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Nature / Police warn folk about getting close to sperm whale

The sperm whale near Nesbister at the end of March Photo: Steve Groom

POLICE are reminding people not to enter the water to catch a glimpse of the sperm whale which is still inshore at Whiteness Voe.

It follows reports of people in a small boat getting close to the 50-tonne whale on Wednesday.

Local police said: “Please do not enter the water to get a close sighting of this whale.

“There are safe viewing spots from the shore which will be safer for both public and the whale.”

Wildlife crime liaison officer constable Daniel Sutherland said: “This whale is at a clear risk of disturbance and stranding after finding itself in a very restrictive and shallow area of Whiteness.”

The coastguard was also tasked to carry out an assessment of the area on grounds of public safety.

A graphic highlighting rules around safe distances from whales and dolphins can be seen below. Further information can be found here.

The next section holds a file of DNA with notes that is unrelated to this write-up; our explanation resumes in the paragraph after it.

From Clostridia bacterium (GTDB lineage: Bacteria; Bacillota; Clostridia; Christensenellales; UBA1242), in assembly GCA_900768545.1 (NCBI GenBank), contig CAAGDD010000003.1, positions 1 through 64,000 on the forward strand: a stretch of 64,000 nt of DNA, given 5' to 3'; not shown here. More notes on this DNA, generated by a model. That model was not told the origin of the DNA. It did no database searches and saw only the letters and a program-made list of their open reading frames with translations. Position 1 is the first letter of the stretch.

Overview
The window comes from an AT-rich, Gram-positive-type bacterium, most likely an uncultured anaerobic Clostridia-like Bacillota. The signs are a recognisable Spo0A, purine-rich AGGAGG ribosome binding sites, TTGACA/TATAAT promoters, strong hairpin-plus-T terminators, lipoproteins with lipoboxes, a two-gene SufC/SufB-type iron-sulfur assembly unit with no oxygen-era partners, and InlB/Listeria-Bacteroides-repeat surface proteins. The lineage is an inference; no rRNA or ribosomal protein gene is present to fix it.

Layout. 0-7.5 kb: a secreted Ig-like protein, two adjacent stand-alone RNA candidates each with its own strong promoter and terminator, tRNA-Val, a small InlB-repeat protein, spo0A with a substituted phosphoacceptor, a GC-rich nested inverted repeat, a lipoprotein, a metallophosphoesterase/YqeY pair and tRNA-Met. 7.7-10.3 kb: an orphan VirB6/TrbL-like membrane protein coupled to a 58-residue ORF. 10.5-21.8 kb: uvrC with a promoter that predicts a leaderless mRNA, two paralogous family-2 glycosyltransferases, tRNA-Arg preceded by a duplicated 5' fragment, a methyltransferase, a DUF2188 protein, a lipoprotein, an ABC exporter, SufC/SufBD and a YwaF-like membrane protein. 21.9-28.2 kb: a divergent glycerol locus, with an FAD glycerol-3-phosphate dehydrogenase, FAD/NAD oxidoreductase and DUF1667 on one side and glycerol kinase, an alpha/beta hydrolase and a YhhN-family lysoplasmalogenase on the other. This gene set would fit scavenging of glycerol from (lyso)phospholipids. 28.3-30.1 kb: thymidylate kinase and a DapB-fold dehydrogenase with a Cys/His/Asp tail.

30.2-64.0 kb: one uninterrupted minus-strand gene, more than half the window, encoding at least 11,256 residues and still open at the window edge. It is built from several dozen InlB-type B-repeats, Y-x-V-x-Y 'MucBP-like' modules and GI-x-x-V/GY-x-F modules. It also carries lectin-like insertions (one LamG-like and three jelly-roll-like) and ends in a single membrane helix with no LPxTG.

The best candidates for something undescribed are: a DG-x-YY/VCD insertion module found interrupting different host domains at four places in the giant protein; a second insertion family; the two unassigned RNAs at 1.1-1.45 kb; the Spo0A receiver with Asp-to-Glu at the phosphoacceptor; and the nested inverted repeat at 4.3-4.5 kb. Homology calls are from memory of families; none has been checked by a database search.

Meanwhile NatureScot’s Karen Hall said today (Thursday) that the 45-foot sperm whale is still in the north area of Whiteness Voe.

“It appears to be swimming better and still breathing at a normal rate albeit it is still in a constrained area,” she said.

“The whale did strand near the Nesbister Bod on Tuesday afternoon but managed to free itself. You may see superficial scrapes on its dorsal fin and fluke that came from that.

“Yesterday evening, whilst in the shallows, we think it briefly beached again, and again was able to free itself. Fortunately as both these instances were very short and the whale remained supported by water we are hopefully it has not sustained any internal injuries from these semi strandings.”

It is not clear why it has come inshore and there are a number of theories, including the recent earthquake and underwater noise – or simply the whale reaching the end of its life.

But due to its size and the location, there are no options available to move it out of the voe.

“As frustrating as it is not to do something, anything we did do could end up making matters worse or injuring the animal,” Hall said.

“We are hoping, like everyone else, that it somehow finds its way back out to sea.”